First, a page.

English Standard Version
He covers his hands with the lightning and commands it to strike the mark.
King James Bible
With clouds he covereth the light; and commandeth it not to shine by the cloud that cometh betwixt.
American Standard Version
He covereth his hands with the lightning, And giveth it a charge that it strike the mark.
In his hands he hideth the light, and commandeth it to come again.
English Revised Version
He covereth his hands with the lightning; and giveth it a charge that it strike the mark.
Webster's Bible Translation
With clouds he covereth the light; and commandeth it not to shine by the intervening cloud.
Job 36:32 Parallel
CommentaryKeil and Delitzsch Biblical Commentary on the Old Testament
26 Behold, God is exalted-we know Him not entirely;
The number of His years, it is unsearchable.
27 For He draweth down the drops of water,
They distil as rain in connection with its mist,
28 Which the clouds do drop,
Distil upon the multitude of men.
29 Who can altogether understand the spreadings of the clouds,
The crash of His tabernacle?
The Waw of the quasi-conclusion in Job 36:26 corresponds to the Waw of the train of thought in Job 36:26 (Ges. 145, 2). מספּר שׁניו is, as the subject-notion, conceived as a nominative (vid., on Job 4:6), not as in similar quasi-antecedent clauses, e.g., Job 23:12, as an acc. of relation. שׂגּיא here and Job 37:23 occurs otherwise only in Old Testament Chaldee. In what follows Elihu describes the wondrous origin of rain. "If Job had only come," says a Midrash (Jalkut, 518), "to explain to us the matter of the race of the deluge (vid., especially Job 22:15-18), it had been sufficient; and if Elihu had only come to explain to us the matter of the origin of rain (מעשׂה ירידת גשׁמים), it had been enough." In Gesenius' Handwrterbuch, Job 36:27 is translated: when He has drawn up the drops of water to Himself, then, etc. But it is יגרע, not גּרע; and גּרע neither in Hebr. nor in Arab. signifies attrahere in sublime (Rosenm.), but only attrahere (root גר) and detrahere; the latter signification is the prevailing one in Hebr. (Job 15:8; Job 36:7). With כּי the transcendent exaltation of the Being who survives all changes of creation is shown by an example: He draws away (draws off, as it were) the water-drops, viz., from the waters that are confined above on the circle of the sky, which pass over us as mist and cloud (vid., Genesis, S. 107); and these water-drops distil down (זקק, to ooze, distil, here not in a transitive but an intransitive signification, since the water-drops are the rain itself) as rain, לאדו, with its mist, i.e., since a mist produced by it (Genesis 2:6) fills the expanse (רקיע), the downfall of which is just this rain, which, as Job 36:28 says, the clouds (called שׁחקים on account of its thin strata of air, in distinction from the next mist-circle) cause to flow gently down upon the multitude of men, i.e., far and wide over the mass of men who inhabit the district visited by the rain; both verbs are used transitively here, both נזל as Isaiah 45:8, and רעף, as evidently Proverbs 3:20. אף אם, Job 36:29, commences an intensive question: moreover, could one understand equals could one completely understand; which certainly, according to the sense, is equivalent to: how much less (אף כּי). אם is, however, the interrogative an, and אף אם corresponds to האף in the first member of the double question, Job 34:17; Job 40:8. מפרשׂי are not the burstings, from פּרשׂ equals פּרס, frangere, findere, but spreadings, as Ezekiel 27:7 shows, from פּרשׂ, expandere, Psalm 105:39, comp. supra on Job 36:9. It is the growth of the storm-clouds, which collect often from a beginning "small as a man's hand" (1 Kings 18:44), that is intended; majestic omnipotence conceals itself behind these as in a סכּה (Psalm 18:12) woven out of thick branches; and the rolling thunder is here called the crash (תּשׁאות, as Job 39:7, is formed from שׁוא, to rumble, whence also שׁואה, if it is not after the form גּולה, migration, exile, from שׁאה morf ,, vid., on Job 30:3) of this pavilion of clouds in which the Thunderer works.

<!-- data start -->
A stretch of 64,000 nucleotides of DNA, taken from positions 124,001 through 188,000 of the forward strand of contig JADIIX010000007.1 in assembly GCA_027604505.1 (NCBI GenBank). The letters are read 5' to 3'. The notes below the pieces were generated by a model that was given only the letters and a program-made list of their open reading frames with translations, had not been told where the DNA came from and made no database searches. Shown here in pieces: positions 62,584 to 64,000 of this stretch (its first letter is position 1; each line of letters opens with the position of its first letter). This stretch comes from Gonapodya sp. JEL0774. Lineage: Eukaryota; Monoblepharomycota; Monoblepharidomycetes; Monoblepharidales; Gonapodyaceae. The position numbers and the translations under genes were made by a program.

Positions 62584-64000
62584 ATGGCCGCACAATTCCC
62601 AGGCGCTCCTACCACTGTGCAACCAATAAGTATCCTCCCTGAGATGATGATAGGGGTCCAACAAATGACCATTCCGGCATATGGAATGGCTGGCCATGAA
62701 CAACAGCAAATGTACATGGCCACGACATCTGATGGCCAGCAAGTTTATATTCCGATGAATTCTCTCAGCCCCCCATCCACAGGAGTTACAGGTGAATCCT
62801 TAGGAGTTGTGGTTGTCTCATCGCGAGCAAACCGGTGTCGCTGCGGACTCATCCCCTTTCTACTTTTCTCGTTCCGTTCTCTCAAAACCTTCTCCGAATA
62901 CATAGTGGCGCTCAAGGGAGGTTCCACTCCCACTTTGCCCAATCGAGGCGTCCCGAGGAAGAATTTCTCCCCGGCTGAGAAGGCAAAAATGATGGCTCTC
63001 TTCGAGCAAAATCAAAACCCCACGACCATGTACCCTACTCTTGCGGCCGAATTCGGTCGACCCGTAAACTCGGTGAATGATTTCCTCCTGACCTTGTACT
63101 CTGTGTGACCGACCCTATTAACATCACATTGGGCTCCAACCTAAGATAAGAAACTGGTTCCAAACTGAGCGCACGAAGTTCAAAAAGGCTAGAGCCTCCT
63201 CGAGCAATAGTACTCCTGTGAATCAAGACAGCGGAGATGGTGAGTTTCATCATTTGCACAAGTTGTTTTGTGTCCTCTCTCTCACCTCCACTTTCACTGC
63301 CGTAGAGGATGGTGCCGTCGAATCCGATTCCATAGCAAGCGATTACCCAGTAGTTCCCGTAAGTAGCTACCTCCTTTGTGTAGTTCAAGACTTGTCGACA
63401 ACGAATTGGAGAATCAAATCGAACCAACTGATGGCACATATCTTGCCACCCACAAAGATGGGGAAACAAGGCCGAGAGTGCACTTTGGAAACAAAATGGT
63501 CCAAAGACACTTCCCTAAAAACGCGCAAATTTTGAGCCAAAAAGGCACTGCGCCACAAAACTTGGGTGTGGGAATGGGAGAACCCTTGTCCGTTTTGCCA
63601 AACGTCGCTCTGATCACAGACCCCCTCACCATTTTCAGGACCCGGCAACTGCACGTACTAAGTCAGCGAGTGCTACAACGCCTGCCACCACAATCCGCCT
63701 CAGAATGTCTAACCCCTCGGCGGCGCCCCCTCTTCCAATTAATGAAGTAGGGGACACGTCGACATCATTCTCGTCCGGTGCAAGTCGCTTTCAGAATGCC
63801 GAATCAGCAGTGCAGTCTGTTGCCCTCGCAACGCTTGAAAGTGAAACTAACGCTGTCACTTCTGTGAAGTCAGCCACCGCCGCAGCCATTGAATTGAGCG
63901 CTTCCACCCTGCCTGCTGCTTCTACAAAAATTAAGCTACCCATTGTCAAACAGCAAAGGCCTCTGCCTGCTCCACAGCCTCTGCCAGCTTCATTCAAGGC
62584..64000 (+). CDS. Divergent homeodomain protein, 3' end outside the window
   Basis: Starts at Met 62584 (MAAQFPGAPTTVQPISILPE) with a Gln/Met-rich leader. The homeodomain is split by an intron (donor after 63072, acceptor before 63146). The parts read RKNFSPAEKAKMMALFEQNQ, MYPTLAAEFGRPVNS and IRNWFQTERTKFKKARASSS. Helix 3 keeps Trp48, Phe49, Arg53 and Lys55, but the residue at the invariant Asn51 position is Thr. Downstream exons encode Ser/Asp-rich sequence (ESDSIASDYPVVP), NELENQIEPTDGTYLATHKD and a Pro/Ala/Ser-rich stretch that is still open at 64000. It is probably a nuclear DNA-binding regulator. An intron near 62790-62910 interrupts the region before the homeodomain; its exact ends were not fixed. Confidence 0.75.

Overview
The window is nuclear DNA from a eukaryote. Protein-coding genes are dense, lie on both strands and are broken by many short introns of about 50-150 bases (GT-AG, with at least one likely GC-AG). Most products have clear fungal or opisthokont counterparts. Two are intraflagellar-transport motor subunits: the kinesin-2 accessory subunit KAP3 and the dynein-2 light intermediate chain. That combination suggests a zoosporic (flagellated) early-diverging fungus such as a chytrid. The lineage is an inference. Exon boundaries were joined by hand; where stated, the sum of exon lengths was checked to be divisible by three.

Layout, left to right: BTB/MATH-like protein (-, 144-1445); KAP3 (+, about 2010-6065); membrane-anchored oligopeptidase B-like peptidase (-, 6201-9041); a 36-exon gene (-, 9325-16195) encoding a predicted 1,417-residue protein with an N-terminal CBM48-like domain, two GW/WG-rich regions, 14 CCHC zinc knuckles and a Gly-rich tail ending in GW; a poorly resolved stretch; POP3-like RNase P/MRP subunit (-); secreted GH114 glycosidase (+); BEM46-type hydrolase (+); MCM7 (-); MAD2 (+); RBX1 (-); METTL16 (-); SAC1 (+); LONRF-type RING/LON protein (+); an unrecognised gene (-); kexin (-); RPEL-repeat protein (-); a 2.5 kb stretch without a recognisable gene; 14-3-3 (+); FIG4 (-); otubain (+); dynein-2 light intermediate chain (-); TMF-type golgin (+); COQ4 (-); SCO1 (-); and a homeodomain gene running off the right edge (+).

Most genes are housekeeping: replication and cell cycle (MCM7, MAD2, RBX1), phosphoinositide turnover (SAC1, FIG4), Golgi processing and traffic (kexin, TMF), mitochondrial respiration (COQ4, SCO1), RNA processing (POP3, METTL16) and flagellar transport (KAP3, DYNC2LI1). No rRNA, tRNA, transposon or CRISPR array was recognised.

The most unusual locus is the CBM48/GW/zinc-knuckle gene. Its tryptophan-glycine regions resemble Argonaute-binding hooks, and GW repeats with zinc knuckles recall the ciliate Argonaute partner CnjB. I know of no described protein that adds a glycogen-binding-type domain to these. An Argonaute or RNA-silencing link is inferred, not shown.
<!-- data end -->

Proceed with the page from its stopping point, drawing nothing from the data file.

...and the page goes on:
Treasury of Scripture Knowledge
(Perhaps these difficult verses should be rendered, 'He covereth the concave with lightning, and chargeth it what it shall strike. Its noise declareth concerning him; a magazine of wrath against iniquity.')
He loads the thick cloud with moisture; the clouds scatter his lightning.
They turn around and around by his guidance, to accomplish all that he commands them on the face of the habitable world.
Can you send forth lightnings, that they may go and say to you, 'Here we are'?
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ESV Text Edition: 2016. The Holy Bible, English Standard Version® copyright © 2001 by Crossway Bibles, a publishing ministry of Good News Publishers.